Sierra Leone, October 4, 2023: Recent weekly price updates from districts including Bo, Bonthe, Kenema, Tonkolili, and Bombali have highlighted a concerning trend, signaling a rapidly growing issue of food insecurity across the nation. These district figures offer a glimpse into the broader price scenarios, even in the Western Areas.
Reports suggest that Sierra Leone is increasingly grappling with the pressing challenges of food insecurity, a situation that, if not addressed, could have dire consequences. The lack of food security, termed by some as a ‘bloodless, relentless, and biting war’, is undermining the country’s peace, stability, and security.
In light of these challenges, experts and concerned citizens point to a singular solution: bolstering agricultural and agribusiness activities. Joseph Bryan Alpha, an advocate for sustainable farming, emphasizes, “Without a serious commitment to agriculture, our democracy is at risk. There’s an evident need to move away from superficial approaches to farming and genuinely embrace it as both a profession and an entrepreneurial venture.”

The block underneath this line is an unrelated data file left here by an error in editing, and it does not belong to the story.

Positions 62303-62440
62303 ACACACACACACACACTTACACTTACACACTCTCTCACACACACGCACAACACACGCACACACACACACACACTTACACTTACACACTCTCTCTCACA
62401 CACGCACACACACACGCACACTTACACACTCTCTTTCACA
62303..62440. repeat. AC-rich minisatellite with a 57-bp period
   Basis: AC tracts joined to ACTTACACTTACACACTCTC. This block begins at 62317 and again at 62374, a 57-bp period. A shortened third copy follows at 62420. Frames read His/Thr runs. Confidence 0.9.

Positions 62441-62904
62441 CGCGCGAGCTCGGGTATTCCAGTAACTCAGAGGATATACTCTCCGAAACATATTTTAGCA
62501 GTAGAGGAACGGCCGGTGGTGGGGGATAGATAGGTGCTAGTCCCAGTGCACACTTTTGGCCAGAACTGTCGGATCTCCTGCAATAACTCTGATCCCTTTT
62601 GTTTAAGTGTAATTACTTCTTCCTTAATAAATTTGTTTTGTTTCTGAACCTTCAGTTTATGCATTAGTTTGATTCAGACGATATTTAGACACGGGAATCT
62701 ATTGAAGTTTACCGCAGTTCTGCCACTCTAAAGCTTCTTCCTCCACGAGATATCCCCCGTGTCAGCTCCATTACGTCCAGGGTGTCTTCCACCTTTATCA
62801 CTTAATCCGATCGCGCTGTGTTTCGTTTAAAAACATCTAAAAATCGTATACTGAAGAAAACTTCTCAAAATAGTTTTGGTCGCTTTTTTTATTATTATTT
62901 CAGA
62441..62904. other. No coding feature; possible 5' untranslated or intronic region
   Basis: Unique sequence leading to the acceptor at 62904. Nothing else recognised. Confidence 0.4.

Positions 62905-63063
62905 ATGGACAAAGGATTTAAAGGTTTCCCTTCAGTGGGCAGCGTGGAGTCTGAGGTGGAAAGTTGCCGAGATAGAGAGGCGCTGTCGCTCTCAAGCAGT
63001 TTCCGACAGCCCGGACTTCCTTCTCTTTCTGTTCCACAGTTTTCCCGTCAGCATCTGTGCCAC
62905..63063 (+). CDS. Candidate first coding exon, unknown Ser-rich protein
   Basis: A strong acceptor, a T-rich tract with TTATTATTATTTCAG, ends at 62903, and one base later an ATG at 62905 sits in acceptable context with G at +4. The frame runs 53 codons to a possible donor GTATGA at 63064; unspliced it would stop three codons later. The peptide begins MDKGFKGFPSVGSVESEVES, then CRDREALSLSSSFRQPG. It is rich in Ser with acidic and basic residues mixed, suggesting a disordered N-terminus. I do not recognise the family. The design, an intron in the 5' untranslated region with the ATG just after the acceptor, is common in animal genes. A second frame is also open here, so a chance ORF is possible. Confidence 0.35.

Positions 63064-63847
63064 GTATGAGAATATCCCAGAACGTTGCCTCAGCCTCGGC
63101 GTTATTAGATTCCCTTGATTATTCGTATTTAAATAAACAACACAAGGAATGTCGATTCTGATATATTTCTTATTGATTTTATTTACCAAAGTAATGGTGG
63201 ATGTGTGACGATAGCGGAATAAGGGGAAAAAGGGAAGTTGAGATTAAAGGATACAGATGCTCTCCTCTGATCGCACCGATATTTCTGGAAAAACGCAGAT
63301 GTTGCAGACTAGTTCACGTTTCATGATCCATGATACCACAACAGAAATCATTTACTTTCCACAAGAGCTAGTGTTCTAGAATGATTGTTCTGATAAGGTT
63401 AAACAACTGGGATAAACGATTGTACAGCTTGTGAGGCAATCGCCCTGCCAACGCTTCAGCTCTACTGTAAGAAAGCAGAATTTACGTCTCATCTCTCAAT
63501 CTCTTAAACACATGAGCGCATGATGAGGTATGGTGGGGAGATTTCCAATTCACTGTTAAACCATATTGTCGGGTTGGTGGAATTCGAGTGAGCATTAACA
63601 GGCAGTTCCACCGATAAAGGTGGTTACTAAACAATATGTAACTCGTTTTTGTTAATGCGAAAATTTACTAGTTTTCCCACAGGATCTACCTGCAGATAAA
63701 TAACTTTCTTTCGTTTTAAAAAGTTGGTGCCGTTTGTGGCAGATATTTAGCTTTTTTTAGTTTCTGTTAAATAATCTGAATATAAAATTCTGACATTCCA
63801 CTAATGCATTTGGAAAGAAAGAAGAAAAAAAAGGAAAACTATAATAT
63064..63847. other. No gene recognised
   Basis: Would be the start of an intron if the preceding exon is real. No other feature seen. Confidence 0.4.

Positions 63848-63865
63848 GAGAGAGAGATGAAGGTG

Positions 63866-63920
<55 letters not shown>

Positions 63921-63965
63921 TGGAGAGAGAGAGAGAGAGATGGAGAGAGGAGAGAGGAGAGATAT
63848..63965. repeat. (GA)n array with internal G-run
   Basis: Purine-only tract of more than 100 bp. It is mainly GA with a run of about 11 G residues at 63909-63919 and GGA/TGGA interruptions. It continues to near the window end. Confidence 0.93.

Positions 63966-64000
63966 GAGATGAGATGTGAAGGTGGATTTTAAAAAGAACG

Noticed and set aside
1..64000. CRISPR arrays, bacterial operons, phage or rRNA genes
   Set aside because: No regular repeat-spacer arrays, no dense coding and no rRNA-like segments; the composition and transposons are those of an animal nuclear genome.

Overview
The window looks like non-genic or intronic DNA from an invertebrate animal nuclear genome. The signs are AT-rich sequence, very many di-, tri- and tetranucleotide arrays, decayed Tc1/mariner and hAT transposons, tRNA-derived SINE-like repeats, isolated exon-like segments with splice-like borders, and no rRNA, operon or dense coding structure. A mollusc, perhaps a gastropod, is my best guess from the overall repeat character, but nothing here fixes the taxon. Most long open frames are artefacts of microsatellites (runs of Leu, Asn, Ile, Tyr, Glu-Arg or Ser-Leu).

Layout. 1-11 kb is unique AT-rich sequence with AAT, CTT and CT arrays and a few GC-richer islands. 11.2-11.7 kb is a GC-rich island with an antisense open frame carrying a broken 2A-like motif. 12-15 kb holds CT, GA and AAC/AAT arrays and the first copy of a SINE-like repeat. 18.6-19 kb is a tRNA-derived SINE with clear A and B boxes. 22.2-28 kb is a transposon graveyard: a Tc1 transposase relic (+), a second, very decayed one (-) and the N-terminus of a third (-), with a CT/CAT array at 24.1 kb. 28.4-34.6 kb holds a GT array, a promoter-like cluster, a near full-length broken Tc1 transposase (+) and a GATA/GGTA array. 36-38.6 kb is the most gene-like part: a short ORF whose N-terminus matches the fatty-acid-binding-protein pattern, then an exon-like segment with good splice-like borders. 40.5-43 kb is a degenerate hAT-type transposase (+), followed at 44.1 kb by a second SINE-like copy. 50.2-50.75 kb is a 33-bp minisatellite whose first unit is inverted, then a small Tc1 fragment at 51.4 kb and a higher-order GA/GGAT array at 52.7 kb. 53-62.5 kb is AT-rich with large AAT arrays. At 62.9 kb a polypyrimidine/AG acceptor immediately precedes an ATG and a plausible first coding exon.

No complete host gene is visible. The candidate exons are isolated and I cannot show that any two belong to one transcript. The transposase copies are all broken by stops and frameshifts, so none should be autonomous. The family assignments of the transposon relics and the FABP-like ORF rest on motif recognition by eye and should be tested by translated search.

Alpha further warns against the sinister manipulation of the situation by certain political entities for their gain, jeopardizing both the present and future generations. His impassioned plea resonates with a broader sentiment: “Regardless of one’s socio-economic or educational background, whether resident in Sierra Leone or the diaspora, every individual can play a role. It’s time to immerse ourselves in genuine, professional, and practical farming.”
Drawing parallels with Western nations, China, and Russia, Alpha reminds the populace that these countries prioritized agriculture during their challenging times, paving the way for their subsequent industrial revolutions. Their unwavering commitment to farming has since underpinned their stable and peaceful democracies.
As Alpha articulates, “There’s no magic solution. Practical, professional, and realistic agricultural and agribusiness endeavors are our path forward.”
Mattru Jong Town Price updates
1. Imported rice per bag – Le720 and per cup – Le4,500
2. Palm Oil per jerrycan: Le460,000 and per pint: Le20
3. Masankay per jerrican: Le250,000 and per pint – Le6,000
4. Groundnut per cup – Le10,000
5. Gari per bag: Le800,000 and cup is Le3,000
6. Native new rice: Le7,000
7. Raw Cassava per pile: Is between Le10,000 – Le20,000 it’s all depending on the quality of the cassava
8. Plantain fruits: Le25,000 for 6 plantain fruits
9. Honey per pint: Le25,000
10. Ginger per pile: Le20,000
11. Cola nut per bag: Le1,500,000
12. Coconut oil per pint: Le30,000
13. Raw pepper measured in an Onions bag: Le1,500,000 and per cup is Le10,000